The broadening of the ‘coalition’ was illustrated by the fact that by the end of 2012, over 85 developing and developed countries had presented emission reduction pledges under the Convention (IISD 2012, p. 27), which was over twice as many countries as those with commitments during the first commitment period of the Kyoto Protocol. Nevertheless, closer examination of these pledges showed that “the aggregated emissions level from all countries’ pledges is still likely to induce warming exceeding 2 °C by a wide margin, unless pledges are improved and more policies implemented on a national level” (Vieweg et al. 2012). This conclusion was a strong contrast with the emotional plea for action during the opening session of COP-18 by delegate Naderev Sano from the Philippines, a country which had shortly before the COP been hit by typhoon Bopha (IISD 2012, p. 26).

With the completion of the negotiation tracks for the Kyoto Protocol and long-term climate actions, including the earlier establishment of the Adaptation Committee, the Standing Committee on Finance, the Green Climate Fund, and the Technology Mechanism (UNFCCC 2013a), the window could be opened to the future. With the AGW-DP as main negotiation track, the next steps were clear: in 2015, a new climate regime would have to be concluded for the period after 2020, based on a broad coalition of developed and developing countries, jointly aiming for a 2 °C target (UNFCCC 2013b). Success was not guaranteed though and the next COPs in Warsaw and Lima had a lot of work to do.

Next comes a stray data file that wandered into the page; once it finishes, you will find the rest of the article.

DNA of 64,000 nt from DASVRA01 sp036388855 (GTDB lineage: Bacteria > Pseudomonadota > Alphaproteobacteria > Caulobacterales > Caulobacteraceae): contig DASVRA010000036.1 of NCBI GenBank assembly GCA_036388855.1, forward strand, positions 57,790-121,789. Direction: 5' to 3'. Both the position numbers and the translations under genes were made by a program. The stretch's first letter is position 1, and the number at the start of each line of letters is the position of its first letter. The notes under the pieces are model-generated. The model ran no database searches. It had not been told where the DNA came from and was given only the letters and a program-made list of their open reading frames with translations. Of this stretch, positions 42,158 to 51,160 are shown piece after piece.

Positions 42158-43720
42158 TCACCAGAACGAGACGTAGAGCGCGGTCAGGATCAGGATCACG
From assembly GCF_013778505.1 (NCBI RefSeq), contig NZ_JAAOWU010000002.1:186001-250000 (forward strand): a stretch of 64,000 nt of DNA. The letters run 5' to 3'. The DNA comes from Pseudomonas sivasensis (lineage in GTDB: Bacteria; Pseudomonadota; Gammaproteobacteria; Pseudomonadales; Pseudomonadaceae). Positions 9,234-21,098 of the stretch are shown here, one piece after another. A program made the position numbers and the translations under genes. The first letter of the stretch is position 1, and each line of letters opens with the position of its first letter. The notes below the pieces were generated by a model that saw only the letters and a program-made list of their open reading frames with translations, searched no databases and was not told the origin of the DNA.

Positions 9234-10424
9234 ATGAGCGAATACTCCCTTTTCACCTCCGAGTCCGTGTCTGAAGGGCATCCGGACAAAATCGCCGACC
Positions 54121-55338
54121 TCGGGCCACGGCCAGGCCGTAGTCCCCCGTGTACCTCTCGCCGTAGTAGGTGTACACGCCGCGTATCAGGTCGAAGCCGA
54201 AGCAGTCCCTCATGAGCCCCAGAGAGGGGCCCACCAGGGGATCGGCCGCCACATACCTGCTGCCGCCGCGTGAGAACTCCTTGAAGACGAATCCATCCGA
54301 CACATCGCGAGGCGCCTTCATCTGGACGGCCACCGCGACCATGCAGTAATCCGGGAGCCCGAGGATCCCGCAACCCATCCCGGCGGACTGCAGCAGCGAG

This work seemed to be supported by real life signals of climate change impacts and a new scientific report by the IPCC on the risks of extreme events and disasters due to a changing climate (IPCC 2012). While during the early 1990s progress with climate negotiations had often been limited due to lack of scientific evidence of human-induced climate change, by the time of COP-18 and COP-19 there remained little doubt about the relation between the burning of fossil fuels and temperature increase on earth.

Nevertheless, negotiators did not let themselves be rushed by all these facts and evidence. On the contrary, although time for completing the Durban Platform negotiations by 2015 was very short, negotiators remained patient and cautious. Of course, what was at stake was not easy to decide upon. Next to building up evidence about human impacts on climate systems, science had also indicated how strongly global greenhouse gas emissions would have to be reduced to achieve the 2 °C target (IPCC 2013). Moreover, it had become clear that already pledged emission reductions (since the Copenhagen and Cancfin COPs) would be insufficient for that (UNEP 2013). This situation kept negotiators in a headlock as domestic economic consequences of ambitious climate actions could be strong and negative, especially in the short run, and countries were cautious that the burden would be shared equally. This, of course, required an agreement on what would be equal.

An overview of milestones during the post-Kyoto negotiation process from 2005 (Montreal) through 2012 (Doha) is presented in Fig. 5.2.

Summary of post-Kyoto negotiations up until Doha Climate Conference (author’s own elaboration)

Fig. 5.2 Summary of post-Kyoto negotiations up until Doha Climate Conference (author’s own elaboration)